To the Editor:
As a property owner and divorced mother residing with my two young children, the recent push for three recreational cannabis dispensaries in our lovely town is quite perplexing. Though I am in favor of medicinal marijuana, why do the dispensaries have to be in our neighborhoods? Why are residents asked to pay exorbitant taxes and support school district referendums to maintain our excellent public schools, only to have our efforts undermined by another branch of our local government? Do we want our town to be known for this?
I arrived in this country at the age of 6 with my family as political refugees from Communist Cuba. Due to God’s grace, this country’s opportunities, and hard work, I was able to become a school psychologist, school counselor, school supervisor, interpreter/translator, psychiatric screener, etc., and am now raising my young children in Princeton. We all work very hard to live in such a blessed town. Please do not allow me to meet your family and friends when called for a psychiatric evaluation for them at an emergency room.
According to the CDC, marijuana can affect brain development. Developing children’s brains are especially susceptible to the harmful effects of marijuana and tetrahydrocannabinol (THC). Using marijuana before age 18 may permanently affect brain functions like attention, memory, and learning. Also, studies cited by the National Institute on Drug Abuse show that for those who start using marijuana in their teens, the odds of becoming dependent is 1 in 6.
Given these severe health risks, elected officials need to articulate how cannabis dispensaries will solve the pressing problems in Princeton and why it is worth risking the wellbeing of our youth.
Suppose local recreational dispensaries are to alleviate the accessibility problem. What is the approximate size of the Princeton population that will have difficulty purchasing legal marijuana without a local dispensary? If the inconvenience of driving down Route 1 is the problem, what is the size of the Princeton population that will not have access to mail orders?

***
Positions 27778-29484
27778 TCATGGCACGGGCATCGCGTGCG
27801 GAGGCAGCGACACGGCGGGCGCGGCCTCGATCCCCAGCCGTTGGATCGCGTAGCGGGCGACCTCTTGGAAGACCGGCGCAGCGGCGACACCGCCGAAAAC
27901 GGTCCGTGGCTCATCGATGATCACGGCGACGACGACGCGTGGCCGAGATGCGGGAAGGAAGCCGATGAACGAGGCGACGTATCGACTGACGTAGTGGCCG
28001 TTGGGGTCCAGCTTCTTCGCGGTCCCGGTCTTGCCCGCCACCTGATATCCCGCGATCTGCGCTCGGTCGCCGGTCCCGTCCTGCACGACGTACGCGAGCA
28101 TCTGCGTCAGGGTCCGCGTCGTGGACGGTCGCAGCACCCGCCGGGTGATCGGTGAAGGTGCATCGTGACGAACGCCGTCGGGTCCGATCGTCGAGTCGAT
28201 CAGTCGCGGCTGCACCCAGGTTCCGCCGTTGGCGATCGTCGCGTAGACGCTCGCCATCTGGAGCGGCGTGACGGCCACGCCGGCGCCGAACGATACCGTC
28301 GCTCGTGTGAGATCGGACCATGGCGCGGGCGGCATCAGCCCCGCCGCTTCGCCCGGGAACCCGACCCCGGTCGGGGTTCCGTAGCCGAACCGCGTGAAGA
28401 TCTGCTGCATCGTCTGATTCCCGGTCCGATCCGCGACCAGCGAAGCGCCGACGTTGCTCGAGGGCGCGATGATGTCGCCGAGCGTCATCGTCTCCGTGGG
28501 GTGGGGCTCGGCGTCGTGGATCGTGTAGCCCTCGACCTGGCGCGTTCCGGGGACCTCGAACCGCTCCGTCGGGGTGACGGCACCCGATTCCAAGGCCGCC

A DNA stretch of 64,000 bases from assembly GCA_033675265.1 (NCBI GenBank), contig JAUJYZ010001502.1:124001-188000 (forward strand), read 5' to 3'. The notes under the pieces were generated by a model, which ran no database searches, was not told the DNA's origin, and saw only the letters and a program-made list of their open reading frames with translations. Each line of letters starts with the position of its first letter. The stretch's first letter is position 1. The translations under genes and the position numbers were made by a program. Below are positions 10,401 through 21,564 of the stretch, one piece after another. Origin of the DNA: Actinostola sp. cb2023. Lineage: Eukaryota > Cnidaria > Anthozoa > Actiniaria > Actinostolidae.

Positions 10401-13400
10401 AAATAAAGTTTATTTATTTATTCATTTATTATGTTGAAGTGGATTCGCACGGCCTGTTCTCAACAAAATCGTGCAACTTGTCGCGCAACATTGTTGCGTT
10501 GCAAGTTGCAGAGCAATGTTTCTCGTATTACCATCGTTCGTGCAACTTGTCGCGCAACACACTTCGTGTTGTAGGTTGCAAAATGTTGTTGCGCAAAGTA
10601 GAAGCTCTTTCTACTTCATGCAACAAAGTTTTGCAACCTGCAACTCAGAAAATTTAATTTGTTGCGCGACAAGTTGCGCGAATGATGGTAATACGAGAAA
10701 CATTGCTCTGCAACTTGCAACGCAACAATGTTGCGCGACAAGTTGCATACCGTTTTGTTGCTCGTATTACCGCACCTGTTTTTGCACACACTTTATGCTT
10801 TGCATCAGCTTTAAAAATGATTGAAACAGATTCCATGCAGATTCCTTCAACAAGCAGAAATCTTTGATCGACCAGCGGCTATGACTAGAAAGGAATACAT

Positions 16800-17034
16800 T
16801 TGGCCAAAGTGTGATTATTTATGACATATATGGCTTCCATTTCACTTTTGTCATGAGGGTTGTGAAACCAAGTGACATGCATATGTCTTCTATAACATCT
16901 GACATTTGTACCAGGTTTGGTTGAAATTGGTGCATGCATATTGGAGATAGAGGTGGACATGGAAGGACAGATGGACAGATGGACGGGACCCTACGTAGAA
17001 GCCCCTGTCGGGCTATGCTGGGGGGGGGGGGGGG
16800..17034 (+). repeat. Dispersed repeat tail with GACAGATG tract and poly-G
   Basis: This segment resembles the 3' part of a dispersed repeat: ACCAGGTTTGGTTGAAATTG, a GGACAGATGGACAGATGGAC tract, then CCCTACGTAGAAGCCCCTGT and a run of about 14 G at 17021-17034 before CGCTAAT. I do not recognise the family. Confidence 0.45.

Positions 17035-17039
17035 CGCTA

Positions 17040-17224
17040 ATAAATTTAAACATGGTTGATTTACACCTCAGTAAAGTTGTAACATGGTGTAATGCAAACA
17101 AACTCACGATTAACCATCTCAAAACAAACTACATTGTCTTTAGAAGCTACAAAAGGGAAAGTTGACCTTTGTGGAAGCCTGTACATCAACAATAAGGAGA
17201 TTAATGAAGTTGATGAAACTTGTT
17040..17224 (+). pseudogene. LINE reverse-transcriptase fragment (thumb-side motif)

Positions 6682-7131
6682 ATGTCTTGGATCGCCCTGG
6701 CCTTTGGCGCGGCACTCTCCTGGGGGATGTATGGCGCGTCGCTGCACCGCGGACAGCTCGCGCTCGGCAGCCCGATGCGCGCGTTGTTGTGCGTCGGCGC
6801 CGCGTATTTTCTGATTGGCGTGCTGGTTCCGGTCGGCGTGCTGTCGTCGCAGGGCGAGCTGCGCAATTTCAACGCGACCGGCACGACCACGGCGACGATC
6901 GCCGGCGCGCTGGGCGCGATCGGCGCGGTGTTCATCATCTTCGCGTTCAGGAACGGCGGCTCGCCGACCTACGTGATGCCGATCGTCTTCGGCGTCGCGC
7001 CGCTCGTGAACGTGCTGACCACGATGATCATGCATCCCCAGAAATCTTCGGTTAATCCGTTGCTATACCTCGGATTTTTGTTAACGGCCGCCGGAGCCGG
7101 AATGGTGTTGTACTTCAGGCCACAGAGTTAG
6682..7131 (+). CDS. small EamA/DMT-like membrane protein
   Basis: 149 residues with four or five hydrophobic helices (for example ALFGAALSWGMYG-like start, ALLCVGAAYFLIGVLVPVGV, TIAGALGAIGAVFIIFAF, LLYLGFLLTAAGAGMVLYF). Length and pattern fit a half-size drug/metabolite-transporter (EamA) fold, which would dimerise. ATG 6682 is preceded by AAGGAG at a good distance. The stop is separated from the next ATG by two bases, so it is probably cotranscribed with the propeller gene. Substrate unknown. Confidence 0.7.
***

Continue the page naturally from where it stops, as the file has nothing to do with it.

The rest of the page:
If local recreational dispensaries are to make cannabis consumption safer, how many hospitalizations in Princeton were due to contaminated black market cannabis products last year?
If local recreational dispensaries are to restore social justice, how many people in Princeton who the War on Drugs unjustly harmed can the three proposed dispensaries help? Do the Black and Brown communities want recreational dispensaries in the neighborhood? Would you want it in yours?
Let us get the answers to all these questions first, add them up, and then ask ourselves, “is it worth scaring the adolescent years and jeopardizing the future of one Princeton child, ten or twenty?” Parents need straightforward answers to these questions.
The Cannabis Task Force argues that “the law as passed by the NJ Legislature has put into place adequate provisions to address the issue of underage use.” Yet, the reality in early legalized states where there are comparable if not stricter cannabis regulations argues the opposite. A recent study of 700 cannabis dispensaries in California shows that dispensaries loosely follow regulations designed to protect minors. In many states, the black market didn’t shrink as promised by regulators and instead enjoyed a boom after legalization. Princeton’s reputation of excellent public schools and a family-friendly environment convinced many families to pay a premium price to call this town home. The one thing most of these families want in common is a safe and nurturing place where their children can grow up to reach their fullest potential. Recreational marijuana dispensaries threaten to damage the very being of Princeton. Please make the right choice. Once again, I implore you, do not allow me to meet your family and friends when called for a psychiatric evaluation at an emergency room. Not in our town. Not in any of our neighborhoods, please.